A sustainability and eco-innovation framework for manufacturing SMEs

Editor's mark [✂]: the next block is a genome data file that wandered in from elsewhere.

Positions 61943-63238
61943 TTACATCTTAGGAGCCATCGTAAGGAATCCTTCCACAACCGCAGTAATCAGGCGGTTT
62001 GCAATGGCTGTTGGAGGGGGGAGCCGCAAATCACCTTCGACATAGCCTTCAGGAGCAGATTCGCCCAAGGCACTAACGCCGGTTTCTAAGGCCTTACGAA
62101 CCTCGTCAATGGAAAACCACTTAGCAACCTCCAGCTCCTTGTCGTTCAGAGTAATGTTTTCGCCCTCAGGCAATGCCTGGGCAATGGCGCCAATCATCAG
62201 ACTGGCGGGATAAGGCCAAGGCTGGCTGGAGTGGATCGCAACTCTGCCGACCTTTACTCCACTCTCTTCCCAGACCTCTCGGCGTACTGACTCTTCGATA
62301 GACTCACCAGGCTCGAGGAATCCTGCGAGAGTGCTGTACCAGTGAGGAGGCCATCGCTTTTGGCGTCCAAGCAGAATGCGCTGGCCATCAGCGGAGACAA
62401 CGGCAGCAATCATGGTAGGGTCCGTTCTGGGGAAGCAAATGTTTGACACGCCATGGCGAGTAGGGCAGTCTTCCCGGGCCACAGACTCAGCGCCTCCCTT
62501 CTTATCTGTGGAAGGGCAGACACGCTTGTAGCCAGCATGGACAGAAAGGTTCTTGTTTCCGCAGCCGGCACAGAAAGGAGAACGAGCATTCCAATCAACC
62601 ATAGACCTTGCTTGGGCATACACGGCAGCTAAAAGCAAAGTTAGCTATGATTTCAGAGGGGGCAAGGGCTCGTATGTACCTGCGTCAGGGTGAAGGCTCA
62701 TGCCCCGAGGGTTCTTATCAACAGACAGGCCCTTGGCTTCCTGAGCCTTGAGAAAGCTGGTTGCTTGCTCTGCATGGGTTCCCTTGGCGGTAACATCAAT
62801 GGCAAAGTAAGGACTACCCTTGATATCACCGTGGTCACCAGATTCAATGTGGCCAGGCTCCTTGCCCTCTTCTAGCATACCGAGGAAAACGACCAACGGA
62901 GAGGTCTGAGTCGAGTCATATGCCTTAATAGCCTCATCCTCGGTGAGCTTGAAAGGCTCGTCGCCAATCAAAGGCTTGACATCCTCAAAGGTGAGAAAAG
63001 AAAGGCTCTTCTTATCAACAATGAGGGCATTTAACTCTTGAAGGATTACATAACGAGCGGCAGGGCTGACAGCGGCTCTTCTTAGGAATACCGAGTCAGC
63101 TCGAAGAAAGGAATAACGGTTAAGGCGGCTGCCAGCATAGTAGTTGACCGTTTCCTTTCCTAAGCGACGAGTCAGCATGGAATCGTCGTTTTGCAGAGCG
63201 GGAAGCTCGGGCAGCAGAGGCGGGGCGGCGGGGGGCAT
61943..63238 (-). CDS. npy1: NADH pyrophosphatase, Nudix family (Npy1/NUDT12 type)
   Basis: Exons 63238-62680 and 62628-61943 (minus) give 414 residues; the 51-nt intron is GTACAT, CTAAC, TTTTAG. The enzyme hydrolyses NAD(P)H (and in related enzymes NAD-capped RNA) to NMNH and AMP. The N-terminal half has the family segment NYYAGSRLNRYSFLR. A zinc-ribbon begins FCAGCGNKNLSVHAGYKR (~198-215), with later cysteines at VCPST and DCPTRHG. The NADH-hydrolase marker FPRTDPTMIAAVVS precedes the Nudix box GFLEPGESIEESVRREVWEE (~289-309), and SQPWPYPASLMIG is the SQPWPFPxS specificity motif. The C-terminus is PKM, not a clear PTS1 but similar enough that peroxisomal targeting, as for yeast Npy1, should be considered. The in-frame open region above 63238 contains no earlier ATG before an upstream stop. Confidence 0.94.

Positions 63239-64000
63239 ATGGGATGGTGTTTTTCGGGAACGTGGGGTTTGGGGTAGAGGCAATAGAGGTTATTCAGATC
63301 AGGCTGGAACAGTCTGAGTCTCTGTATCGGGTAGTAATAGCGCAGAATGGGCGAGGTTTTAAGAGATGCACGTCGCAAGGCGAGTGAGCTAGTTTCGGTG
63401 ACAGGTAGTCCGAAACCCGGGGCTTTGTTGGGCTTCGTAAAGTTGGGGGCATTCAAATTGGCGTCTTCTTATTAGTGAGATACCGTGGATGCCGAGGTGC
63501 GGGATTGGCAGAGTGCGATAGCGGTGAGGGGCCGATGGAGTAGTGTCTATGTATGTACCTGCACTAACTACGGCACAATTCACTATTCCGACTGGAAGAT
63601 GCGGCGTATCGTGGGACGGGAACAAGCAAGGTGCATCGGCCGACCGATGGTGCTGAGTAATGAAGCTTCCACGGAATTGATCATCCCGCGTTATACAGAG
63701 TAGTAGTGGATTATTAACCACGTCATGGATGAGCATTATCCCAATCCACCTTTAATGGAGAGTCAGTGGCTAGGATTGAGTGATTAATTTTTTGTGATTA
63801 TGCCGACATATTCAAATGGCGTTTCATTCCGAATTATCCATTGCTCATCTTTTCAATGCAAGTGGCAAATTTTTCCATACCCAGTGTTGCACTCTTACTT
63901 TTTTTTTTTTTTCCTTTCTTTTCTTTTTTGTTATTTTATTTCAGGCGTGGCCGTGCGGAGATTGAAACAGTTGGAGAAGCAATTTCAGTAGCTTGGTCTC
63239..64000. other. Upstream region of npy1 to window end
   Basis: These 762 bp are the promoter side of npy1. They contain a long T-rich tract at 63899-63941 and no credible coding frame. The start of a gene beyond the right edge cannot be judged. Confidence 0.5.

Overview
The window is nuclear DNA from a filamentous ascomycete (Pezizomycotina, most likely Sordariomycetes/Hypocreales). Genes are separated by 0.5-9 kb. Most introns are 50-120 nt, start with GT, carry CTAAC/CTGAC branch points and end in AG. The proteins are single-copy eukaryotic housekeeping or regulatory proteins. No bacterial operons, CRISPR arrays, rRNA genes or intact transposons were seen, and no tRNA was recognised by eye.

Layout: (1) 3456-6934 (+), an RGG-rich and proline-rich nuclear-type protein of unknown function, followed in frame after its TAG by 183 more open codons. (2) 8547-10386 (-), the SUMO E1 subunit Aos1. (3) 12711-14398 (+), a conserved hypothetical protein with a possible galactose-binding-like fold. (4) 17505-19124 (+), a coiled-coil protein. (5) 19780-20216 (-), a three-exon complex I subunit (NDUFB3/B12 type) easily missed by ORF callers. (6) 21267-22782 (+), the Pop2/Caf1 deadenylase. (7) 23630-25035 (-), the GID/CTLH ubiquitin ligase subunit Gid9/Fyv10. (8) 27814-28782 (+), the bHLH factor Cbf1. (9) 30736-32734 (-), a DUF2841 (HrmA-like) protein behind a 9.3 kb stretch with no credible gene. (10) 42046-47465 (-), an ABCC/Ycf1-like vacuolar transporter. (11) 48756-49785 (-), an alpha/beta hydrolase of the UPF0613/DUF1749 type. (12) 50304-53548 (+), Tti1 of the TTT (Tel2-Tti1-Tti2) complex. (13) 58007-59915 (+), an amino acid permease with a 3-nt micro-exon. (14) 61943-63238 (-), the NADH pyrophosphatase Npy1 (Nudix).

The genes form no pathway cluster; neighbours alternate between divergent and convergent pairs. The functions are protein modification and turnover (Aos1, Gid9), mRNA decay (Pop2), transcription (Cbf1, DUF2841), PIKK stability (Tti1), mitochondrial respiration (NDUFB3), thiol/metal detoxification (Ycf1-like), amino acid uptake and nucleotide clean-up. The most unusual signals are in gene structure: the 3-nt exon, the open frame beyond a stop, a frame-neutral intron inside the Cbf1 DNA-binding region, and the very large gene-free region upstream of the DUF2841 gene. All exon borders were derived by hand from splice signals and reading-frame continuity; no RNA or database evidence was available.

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Since the industrial revolution, manufacturing has been a major contributor to environmental damage, through pollution, the depletion of resources and the consumption of energy and the related burning of fossil fuels (IPCC, 2007). There is strong evidence that the situation will worsen, and there is a global call for urgent action to mitigate the accelerating damage (Füssel, et al., 2012; (IPCC, 2014). Sustainable economic development needs to consider the impact of Small and Medium Enterprises (SMEs), which make up 99% of businesses in Europe (European Commission, 2008; Audretsch, et al., 2009). SMEs cumulatively cause 64% of total industrial pollution in Europe, and contribute approximately 60-70% of the total industrial waste (Constantinos, et al., 2010). While large companies are showing improvements in environmental performance, the same is not true of SMEs. Only 24% of SMEs in Europe are currently acting to reduce their environmental impact (Constantinos, et al., 2010). SME owner-mangers do not have the time or resources to learn and apply sustainability principles, and are often not aware that their business operations have a negative impact. There are supports available, but many are not adequately designed for the majority of SMEs. There is limited research in the area of SMEs and sustainability, and previous studies have not sufficiently considered the role of owner-managers. This research was carried out as part of a European FP7 project called FutureSME; involving a 26 partner consortium, 13 of which were manufacturing SMEs. This allowed access to SME owner-managers over four years. They contributed to the development, piloting and testing of SME-suitable tools and methodologies to improve sustainability maturity levels in manufacturing SMEs. In this study, ‘Sustainability Maturity’ is defined as ‘the capability of an SME owner-manager to manage the environmental sustainability of a business, including sustainability practices, knowledge of how the business impacts the environment, and awareness of how sustainability can be of business benefit’. A Sustainability and Eco-Innovation Framework (SEco Framework) to support manufacturing SMEs was developed. It integrated existing methods, together with new ones, and aligned with an overall goal to guide and support SME owner-managers to incrementally improve the sustainability of their businesses. The Framework is a four-step process of (1) diagnosis, (2) identification of sustainability or eco-innovation opportunity projects, (3) selection and implementation of projects identified and (4) a review with the SME owner-manager. The process is supported by a comprehensive toolkit that can be easily applied in any small business. The study showed that the SEco Framework improved the sustainability maturity in SMEs, when it was tested in two small, Irish manufacturing companies. The findings of the research identified that an initial SEco Pilot Framework, which was an online selfled methodology, did not engage SMEs, despite being designed for and approved by end-users. It led to the conclusion that the majority of SMEs need the assistance of an external advisor to help them get started, and guide them through a step-by-step process. One particular tool, the Sustainability Report, played a key role in the company’s acceptance of the SEco Framework. The two key research contributions include new insights into SMEs and a novel Sustainability and Eco-Innovation Framework for SMEs to enable change and advancement in sustainability maturity in manufacturing SMEs.
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